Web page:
Play the Man -- By: Kevin DeYoung
JBMW 16:2 (Fall 2011) p. 12
Play the Man
University Reformed Church (RCA)
East Lansing, Michigan
Some of you have probably followed Effemigate—the recent controversy to follow Seattle Pastor Mark Driscoll. The timeline looks like this: last Spring Driscoll posted something on Facebook about effeminate worship leaders. Christian blogger Rachel Held Evans called Driscoll a bully. Over at the World blog, Anthony Bradley criticized Evans’ comments as libel. Even Brian McLaren added his two cents with a predictable morality tale about two kinds of “evangelicals.” In a subsequent post Driscoll called his Facebook line “a flippant comment.” He reports that his executive elders sat him down and challenged him “to do better by hitting real issues with real content in a real context.” This is wise counsel. Driscoll’s Facebook comment was bound to create more heat than light. It was an unwise way to talk about a serious issue.1
I don’t need to say anything more about the controversy itself. Like most web-storms, this one blew over quickly. But the issues under the issue (as Driscoll puts it) are important and worth considering.
To that end, let me suggest three general principles that should guide our discussion of biblical manhood.
(1) We must be aware which way the cultural winds are blowing. The reason for this awareness is not to go adrift with the culture, but to understand the times. In most American cities—especially cool cities like Seattle or Austin or New York—the ideas of male headship and female submission, or even gender distinctions in general, are strange, if not outright offensive. It’s safe to say the default position in America is not the biblical view of men and women. So wise faithful pastors should not be closet complementarians—who believe and do the right things when push comes to shove—but candid complementarians. If we don’t address these issues head on, the world will press thousands of Christians into its mold.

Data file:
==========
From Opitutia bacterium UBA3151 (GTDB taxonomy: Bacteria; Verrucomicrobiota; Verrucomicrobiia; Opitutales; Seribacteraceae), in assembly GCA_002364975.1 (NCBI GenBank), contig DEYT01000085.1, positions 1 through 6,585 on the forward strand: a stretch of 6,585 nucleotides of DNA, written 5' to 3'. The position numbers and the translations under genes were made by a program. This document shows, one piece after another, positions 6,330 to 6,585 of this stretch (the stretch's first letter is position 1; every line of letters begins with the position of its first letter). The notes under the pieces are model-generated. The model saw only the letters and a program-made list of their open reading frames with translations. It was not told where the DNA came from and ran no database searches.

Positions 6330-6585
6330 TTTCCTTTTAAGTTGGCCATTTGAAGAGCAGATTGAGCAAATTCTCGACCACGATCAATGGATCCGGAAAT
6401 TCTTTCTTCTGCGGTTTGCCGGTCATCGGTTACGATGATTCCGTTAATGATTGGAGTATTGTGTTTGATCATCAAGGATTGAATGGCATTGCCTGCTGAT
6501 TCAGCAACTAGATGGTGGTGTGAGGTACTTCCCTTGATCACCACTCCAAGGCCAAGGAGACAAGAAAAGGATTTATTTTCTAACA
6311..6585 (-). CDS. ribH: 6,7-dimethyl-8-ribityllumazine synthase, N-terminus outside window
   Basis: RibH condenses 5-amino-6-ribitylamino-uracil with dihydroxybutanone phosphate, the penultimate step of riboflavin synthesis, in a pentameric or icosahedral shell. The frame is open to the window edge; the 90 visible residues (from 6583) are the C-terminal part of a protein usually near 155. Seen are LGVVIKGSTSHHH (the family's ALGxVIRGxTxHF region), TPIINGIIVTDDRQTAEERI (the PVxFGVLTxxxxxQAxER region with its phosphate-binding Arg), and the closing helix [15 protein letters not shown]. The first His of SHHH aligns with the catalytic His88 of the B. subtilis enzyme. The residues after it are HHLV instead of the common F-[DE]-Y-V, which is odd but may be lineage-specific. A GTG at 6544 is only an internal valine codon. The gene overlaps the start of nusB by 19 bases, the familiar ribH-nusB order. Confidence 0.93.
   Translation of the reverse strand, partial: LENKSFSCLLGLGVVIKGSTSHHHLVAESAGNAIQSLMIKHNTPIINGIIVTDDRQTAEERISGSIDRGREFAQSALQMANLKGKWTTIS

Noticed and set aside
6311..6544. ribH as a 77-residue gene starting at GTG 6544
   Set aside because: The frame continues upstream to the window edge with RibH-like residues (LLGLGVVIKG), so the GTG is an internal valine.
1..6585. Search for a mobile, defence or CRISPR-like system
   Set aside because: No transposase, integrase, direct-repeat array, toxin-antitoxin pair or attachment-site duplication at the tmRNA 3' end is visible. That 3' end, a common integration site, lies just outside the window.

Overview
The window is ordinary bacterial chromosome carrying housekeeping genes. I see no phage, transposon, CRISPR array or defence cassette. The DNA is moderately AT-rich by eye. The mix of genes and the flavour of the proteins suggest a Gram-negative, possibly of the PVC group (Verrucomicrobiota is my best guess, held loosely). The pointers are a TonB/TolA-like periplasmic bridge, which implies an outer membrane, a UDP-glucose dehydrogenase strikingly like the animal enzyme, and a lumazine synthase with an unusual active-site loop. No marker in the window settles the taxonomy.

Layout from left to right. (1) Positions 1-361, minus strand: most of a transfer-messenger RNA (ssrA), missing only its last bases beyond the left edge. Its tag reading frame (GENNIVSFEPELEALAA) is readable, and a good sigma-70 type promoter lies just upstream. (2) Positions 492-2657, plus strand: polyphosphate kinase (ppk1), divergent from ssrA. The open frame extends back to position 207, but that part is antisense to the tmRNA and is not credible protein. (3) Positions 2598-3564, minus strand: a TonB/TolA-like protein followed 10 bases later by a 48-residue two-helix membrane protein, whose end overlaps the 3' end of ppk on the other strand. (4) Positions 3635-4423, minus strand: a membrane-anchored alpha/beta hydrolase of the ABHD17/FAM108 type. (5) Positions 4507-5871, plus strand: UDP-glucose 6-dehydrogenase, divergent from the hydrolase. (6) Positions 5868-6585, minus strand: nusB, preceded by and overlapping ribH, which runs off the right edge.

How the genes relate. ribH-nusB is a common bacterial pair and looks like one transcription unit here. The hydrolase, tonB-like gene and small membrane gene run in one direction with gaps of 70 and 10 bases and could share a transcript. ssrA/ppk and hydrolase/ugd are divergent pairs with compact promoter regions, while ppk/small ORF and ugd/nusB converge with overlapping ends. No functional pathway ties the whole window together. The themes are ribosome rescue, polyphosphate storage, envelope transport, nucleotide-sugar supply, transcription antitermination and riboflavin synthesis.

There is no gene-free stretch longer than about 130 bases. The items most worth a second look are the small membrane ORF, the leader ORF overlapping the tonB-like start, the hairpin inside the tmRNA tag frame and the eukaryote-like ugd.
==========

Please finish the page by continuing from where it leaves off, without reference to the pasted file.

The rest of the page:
Of course, the flip side of this cultural awareness should be a real desire for winsome, well-seasoned speech. If the cultural winds are blowing against us, hoisting our sails to catch the breeze is wrong. But this doesn’t mean spitting into the wind is a good idea. There are occasions for provocation, but careful, patient, forthright instruction will usually gain the best hearing.
2. We need to be careful we don’t equate our preferred type of masculinity with biblical manhood. I know conservatives want to push back the tide of feminism and fight against the emasculation of men in our culture, but offering stereot...
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